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employed ideas he'd learned during his studies of the battle house school in desk his architecture is tailored to the people and the surroundings the topography natural light and climate. this is north more than often said sure down strip you could still go to a pod well if your old farmhouse already know this is more than zero point two about will you. rest on this. group can you. show me this design is part of bauhaus imagine eastham a recent. project and exhibition that celebrates the bell house school its legacy and its capacity for promoting trans cultural exchange the campus is seen as an architectural milestone. the buildings were kept as they were built and they still function. quite well and of course this is thanks to a very intelligent architecture what sharon the architect of this campus learned
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from his teacher the bows and the smile is exactly this very serious almost scientific approach. the crime of course would also use. house as naively open and global social dialogue that's what bio has imagined instead it's all about the project as a collaboration between the get institute the bell has cooperation. and the balance how is the cultural endeavor. in the focus of the project is why was the bauhaus adopted or in the some cases rejected why was it used to be reinterpreted and we discovered that it was about creating a blueprint for a new society and a new relationship between art and society. the bauhaus artist's vision of a better world is just as attractive now as it was the century.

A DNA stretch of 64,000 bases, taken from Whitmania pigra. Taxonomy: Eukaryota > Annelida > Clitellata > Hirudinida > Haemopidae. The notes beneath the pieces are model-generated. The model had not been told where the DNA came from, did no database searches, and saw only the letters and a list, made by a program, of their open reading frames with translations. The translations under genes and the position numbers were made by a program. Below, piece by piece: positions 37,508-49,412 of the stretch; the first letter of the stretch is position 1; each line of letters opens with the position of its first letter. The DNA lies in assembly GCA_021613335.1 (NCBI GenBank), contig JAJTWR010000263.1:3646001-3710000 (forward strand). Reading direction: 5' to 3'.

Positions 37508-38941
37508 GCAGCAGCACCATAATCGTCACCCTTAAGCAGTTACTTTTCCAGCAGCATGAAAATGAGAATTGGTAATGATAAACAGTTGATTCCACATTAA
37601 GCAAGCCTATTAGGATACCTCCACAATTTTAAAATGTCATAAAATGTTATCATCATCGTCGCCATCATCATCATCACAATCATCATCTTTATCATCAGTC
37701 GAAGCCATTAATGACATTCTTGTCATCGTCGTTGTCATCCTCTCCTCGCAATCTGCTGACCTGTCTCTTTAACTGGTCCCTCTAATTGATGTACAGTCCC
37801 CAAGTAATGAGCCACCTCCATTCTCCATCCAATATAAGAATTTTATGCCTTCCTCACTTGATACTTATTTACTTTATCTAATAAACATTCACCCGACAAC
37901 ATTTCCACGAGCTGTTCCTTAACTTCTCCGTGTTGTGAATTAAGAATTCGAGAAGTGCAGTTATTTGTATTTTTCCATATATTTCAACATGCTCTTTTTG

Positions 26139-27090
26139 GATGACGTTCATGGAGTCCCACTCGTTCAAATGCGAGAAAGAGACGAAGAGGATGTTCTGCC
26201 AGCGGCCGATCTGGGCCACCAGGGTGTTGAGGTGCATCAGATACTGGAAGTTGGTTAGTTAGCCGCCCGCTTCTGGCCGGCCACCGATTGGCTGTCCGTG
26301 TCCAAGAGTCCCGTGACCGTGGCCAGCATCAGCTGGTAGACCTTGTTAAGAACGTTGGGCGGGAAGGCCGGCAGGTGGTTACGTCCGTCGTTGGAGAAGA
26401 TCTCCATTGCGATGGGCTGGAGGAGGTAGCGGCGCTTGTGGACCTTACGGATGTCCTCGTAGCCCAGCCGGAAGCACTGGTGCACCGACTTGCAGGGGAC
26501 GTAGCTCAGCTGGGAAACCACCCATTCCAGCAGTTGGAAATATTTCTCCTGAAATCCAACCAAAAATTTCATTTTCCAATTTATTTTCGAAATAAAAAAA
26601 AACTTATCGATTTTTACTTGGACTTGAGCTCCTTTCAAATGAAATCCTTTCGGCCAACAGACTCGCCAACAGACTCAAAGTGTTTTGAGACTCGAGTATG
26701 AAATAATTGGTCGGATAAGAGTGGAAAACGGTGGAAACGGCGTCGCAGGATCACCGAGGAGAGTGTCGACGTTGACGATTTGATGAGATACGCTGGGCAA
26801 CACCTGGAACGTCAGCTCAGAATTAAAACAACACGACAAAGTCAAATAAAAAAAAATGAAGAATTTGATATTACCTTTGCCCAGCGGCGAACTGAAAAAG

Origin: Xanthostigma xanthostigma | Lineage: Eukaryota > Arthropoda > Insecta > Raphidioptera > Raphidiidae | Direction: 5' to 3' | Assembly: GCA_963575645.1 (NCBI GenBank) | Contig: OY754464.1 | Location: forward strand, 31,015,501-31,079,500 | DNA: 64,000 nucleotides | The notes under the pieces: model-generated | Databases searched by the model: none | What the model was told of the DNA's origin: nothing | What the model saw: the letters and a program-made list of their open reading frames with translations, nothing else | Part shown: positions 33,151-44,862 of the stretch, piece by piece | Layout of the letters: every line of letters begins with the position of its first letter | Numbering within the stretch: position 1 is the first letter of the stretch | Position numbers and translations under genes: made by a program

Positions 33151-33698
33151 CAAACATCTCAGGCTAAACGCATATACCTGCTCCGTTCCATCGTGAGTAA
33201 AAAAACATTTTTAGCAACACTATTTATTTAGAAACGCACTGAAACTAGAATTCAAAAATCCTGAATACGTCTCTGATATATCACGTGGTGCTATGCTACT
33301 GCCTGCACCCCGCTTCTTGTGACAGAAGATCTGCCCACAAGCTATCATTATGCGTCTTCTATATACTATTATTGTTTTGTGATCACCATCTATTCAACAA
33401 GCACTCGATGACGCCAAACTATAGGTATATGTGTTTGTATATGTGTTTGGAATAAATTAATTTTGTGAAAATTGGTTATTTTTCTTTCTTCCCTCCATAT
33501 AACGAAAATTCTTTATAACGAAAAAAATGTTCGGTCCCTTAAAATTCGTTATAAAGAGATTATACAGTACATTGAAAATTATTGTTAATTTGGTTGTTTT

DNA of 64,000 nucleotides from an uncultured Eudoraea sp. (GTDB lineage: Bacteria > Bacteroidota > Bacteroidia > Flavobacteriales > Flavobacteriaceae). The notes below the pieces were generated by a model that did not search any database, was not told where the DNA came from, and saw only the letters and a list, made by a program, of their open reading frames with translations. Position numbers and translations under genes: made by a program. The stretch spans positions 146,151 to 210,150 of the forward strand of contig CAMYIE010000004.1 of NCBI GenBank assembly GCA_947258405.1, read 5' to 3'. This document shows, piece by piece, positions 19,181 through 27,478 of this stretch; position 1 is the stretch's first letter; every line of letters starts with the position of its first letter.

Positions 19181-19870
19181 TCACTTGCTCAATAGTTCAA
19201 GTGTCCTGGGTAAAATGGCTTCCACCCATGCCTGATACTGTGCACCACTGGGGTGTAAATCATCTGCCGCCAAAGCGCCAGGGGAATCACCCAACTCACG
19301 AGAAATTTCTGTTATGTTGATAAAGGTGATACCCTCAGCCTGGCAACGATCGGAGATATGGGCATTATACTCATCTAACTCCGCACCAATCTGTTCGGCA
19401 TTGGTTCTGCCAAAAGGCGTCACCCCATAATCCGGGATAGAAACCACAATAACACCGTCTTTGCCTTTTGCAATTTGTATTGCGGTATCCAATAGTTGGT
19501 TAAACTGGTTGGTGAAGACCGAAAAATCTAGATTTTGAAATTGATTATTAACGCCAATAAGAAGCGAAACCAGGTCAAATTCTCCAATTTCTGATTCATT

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that was all from us twenty one for today but we have much more to come in this and ten. stories to tell me to dispel discoveries to make and celebrations to attend.